Booknews
She specializes in systems analysis and requirements modeling and specifications; he advises companies on requirements. They set out an industry-tested and adaptable template for gathering and verifying requirements for software products, errors in which they estimate account for up to 60% of the failures. The provide techniques and insights for discovering precisely what the customer wants and needs. Annotation c. Book News, Inc., Portland, OR (booknews.com)
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Product Details

  • ISBN-13: 9780321815743
  • Publisher: Addison-Wesley
  • Publication date: 8/20/2012
  • Edition description: New Edition
  • Edition number: 3
  • Pages: 768
  • Sales rank: 175,085
  • Product dimensions: 9.60 (w) x 7.70 (h) x 1.40 (d)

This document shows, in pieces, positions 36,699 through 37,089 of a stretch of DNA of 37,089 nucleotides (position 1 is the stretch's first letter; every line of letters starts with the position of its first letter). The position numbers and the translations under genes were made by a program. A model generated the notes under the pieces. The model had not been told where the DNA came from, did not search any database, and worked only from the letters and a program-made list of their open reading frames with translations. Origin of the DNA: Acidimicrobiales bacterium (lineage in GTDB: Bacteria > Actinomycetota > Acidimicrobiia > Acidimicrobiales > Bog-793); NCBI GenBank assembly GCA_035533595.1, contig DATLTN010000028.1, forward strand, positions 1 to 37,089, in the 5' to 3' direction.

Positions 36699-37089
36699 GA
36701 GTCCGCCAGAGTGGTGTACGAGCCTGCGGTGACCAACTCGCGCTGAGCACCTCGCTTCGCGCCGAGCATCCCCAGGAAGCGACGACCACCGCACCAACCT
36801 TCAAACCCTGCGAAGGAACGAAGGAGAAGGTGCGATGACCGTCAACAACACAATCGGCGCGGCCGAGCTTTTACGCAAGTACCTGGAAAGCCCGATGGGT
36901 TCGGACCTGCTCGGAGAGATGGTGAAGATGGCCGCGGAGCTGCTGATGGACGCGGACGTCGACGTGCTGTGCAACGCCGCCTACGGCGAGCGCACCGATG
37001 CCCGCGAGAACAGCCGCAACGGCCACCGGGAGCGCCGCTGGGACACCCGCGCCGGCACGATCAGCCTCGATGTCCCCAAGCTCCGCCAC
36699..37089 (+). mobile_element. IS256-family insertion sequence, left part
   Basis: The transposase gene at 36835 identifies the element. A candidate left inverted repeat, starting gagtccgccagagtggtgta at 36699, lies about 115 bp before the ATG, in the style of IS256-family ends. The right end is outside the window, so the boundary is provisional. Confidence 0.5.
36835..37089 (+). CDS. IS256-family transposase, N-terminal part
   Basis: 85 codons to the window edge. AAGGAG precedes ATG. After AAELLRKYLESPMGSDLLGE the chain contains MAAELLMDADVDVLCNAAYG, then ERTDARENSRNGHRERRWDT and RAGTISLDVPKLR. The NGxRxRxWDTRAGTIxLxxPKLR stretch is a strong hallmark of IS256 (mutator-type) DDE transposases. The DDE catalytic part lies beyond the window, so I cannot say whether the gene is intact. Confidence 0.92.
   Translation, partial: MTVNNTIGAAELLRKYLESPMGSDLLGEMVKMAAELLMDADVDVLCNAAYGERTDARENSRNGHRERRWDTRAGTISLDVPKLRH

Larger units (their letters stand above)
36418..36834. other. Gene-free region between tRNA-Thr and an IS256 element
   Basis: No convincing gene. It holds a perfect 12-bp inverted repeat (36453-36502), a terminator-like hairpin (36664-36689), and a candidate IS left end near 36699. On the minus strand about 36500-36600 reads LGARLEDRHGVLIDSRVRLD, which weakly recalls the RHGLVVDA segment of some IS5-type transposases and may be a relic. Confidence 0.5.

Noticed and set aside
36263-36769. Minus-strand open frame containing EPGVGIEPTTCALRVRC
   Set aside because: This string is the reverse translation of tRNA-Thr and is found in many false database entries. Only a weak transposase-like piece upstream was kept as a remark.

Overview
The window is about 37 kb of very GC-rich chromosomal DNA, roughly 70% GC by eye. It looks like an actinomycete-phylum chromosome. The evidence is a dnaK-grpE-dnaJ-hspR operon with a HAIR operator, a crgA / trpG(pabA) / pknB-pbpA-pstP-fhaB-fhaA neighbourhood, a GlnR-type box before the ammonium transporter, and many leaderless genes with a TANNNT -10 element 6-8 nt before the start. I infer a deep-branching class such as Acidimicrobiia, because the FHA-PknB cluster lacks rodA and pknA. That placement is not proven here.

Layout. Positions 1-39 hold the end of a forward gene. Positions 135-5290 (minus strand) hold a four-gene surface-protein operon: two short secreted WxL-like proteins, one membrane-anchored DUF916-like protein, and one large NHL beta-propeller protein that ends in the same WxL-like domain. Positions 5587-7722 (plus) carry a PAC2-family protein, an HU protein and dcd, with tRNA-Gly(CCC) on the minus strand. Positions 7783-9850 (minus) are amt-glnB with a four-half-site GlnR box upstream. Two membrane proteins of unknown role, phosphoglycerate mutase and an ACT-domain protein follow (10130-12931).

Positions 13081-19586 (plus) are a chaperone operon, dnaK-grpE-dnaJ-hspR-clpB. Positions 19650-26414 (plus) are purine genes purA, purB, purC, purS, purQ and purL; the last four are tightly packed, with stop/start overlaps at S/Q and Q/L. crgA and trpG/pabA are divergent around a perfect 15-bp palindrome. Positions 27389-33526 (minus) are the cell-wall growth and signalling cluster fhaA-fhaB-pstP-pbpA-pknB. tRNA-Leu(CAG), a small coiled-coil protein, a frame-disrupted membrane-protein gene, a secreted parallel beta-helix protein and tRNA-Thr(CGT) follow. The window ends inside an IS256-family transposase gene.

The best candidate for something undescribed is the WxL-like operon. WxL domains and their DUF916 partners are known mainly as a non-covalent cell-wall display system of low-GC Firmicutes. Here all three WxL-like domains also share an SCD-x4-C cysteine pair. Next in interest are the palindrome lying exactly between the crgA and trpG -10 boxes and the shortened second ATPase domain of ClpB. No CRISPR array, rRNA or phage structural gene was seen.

Meet the Author

Suzanne Robertson and James Robertson have, over many years, helped hundreds of companies improve their requirements techniques and move into the fast lane of system development. Their courses and seminars on requirements, analysis, and design are widely praised for their innovative approach. The Robertsons are principals of the Atlantic Systems Guild, a well-known consultancy specializing in the human dimensions of complex system building. They are also the coauthors of Requirements-Led Project Management (Addison-Wesley, 2005).

James Robertson and Suzanne Robertson have, over many years, helped hundreds of companies improve their requirements techniques and move into the fast lane of system development. Their courses and seminars on requirements, analysis, and design are widely praised for their innovative approach. The Robertsons are principals of the Atlantic Systems Guild, a well-known consultancy specializing in the human dimensions of complex system building. They are also the coauthors of Requirements-Led Project Management (Addison-Wesley, 2005).